Extreme Newsletter—Diet and fitness tips, recipes, and motivation

SUCCESS STORY WINNERS, MYPLATE REVIEW Issue #87 06/30/11

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Meet Beachbody's Inspirational Success Stories

My doctor described me as a 36-year-old walking heart attack . . .

By Gregg Bird, 2011 Million Dollar Body Game® Grand Prize Winner

My life before P90X was pretty basic. I would eat breakfast while driving to work, consisting of two cigarettes, a king-size pack of Reese's Sticks, and a cup of coffee. I'd eat fast food for lunch every day. I'd go home, take a nap, and eat more fast food—usually pizza, cheese steaks, French fries, or potato chips—for dinner. Then I'd retire to the couch for either another nap or to watch TV until 9:00 or 10:00 PM, and then it was time to eat again—popcorn, candy bars, chips, etc. Throughout the day, I'd smoke about two packs of cigarettes.

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Three days after my 16th wedding anniversary, I woke up and could not stand what I saw in the mirror. I had become depressed, mean, and hopeless. My doctor described me as a 36-year-old walking heart attack and placed me on medication for very high cholesterol and type 2 diabetes. I had been thinking that I should just end my life, but knew that I was better than that. I knew that I had never taken the easy way and that I wouldn't this time either.

I had been watching the infomercials for P90X for some time and jokingly telling my wife that I could do it. Then we'd laugh and eat more junk food. In December of 2009, I saw the commercial again and remembered that a friend had bought it, so I asked him if I could borrow it. I started doing it, but there were some obstacles:

  1. Junk food habits.
  2. Wanting to be lazy and not work out.
  3. Naysayers, whom I'd thought were friends.
  4. Traveling for work.
  5. Muscle soreness and tiredness.

I overcame them by just doing my workouts and eating healthy. I found that I actually like vegetables after not eating them for over 30 years. And I found that my attitude was changing—I was becoming . . . happier!

There are two very key things that I found from Beachbody that have helped me tremendously: Shakeology and Results and Recovery Formula. Shakeology has helped me get my cholesterol and blood sugar lower than they've ever been, and I no longer have to take any medication.

Results and Recovery Formula does absolutely everything that it is promoted to. It is the only thing that takes away the stiff and sore muscles, and I drink it after every single workout.

I have since completed three rounds of P90X, one round of P90X Plus, and one round of INSANITY, and I am currently doing a hybrid version of P90X/INSANITY. I continue to lose body fat, grow muscle, and become faster, stronger, and healthier!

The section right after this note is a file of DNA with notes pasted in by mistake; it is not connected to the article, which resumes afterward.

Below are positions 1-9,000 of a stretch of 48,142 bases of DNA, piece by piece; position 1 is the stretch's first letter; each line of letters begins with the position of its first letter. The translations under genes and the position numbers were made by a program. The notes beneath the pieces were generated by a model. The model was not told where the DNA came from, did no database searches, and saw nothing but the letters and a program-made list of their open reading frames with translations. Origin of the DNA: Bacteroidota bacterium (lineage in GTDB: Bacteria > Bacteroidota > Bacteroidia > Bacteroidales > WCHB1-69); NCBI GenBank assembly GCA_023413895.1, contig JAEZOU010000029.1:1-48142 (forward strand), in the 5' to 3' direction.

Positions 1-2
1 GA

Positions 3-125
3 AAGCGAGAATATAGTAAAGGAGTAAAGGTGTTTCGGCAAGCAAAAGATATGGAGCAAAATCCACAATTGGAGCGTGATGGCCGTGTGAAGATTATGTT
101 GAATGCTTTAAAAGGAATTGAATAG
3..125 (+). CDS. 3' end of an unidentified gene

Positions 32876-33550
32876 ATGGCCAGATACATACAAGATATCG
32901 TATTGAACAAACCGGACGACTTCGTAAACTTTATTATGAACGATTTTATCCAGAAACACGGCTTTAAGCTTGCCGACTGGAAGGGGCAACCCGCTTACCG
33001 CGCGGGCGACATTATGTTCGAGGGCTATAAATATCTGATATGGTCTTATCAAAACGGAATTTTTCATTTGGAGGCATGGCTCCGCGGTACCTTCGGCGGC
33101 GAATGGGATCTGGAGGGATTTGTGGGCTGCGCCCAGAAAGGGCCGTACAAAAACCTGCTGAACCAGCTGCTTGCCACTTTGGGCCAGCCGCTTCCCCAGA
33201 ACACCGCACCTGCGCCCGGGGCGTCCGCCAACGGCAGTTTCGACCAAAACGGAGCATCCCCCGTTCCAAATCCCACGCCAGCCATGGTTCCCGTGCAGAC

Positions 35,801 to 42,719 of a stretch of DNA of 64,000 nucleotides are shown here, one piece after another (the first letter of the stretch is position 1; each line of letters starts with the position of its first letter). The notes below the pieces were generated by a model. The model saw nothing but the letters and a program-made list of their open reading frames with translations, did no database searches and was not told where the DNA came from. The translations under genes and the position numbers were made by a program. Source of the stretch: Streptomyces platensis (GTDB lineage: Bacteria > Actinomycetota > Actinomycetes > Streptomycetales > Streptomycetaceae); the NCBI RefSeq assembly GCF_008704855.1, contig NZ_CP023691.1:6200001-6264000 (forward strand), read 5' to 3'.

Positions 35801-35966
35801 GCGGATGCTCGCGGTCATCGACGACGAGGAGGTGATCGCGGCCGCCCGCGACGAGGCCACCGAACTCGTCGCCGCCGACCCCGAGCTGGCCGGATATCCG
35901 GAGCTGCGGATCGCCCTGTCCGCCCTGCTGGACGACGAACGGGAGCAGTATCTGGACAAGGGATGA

I joined Beachbody as a Coach and am on a mission to help others gain the happiness and healthiness that I am experiencing. I 100 percent believe and support the push by this company to End the Trend of obesity, and that in itself inspires and keeps the fire burning within me to remain fit and healthy. My lifestyle is now one of healthy, clean eating and daily workouts. I now host a weekly Fit Club and am getting ready to start a second one. Me! The guy who hid in the corner because he was embarrassed that people looked at him and made fun of the "fat guy"—now I'm standing up front and leading people who are sweating and working out to a Beachbody workout program. I am alive and loving it!

Help others. Become a Coach. LEARN MORE

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My Life Was Once a Series of "I Can't Do Thats"—Now It's "How Can I Do MORE?"

By Meghan Kehoe, 2011 Million Dollar Body Game® Grand Prize Winner

Before and After Photos of Meghan K.I was always a heavy kid, and after experiencing an abusive situation in my preteen years, I turned to food to cope and began gaining weight. When I got married in 2004, I weighed almost 250 pounds and wore a size 22 wedding dress. I hid behind baggy clothes and had very little self-confidence. I was depressed and felt hopeless, and was growing apart from my husband because I felt so bad about myself. I settled for less in every aspect of my life because I did not feel like I deserved anything good.

My only good times were our annual trips to Disney World. Even then I had to Google which rides I would fit on, and wear special shorts under all my clothes to prevent a rash from my skin chafing. I dreaded the water park because I needed to wear a swimsuit, and I couldn't parasail or go horseback riding with my husband because I was over the weight limit.

My husband and I desperately wanted to start a family, and after a few unexplained miscarriages that just sent me straight to the fridge or the drive-through, I headed to the doctor. I was on the borderline of adult onset diabetes, not to mention the high blood pressure. The doctor then told me I had developed polycystic ovarian syndrome, a hormonal imbalance that causes infertility, weight gain, and facial hair growth. I had hit rock bottom; I felt completely defeated. The doctor told me my only chance at motherhood and survival was to take off the excess weight in hopes that it would balance my insulin levels and hormone levels.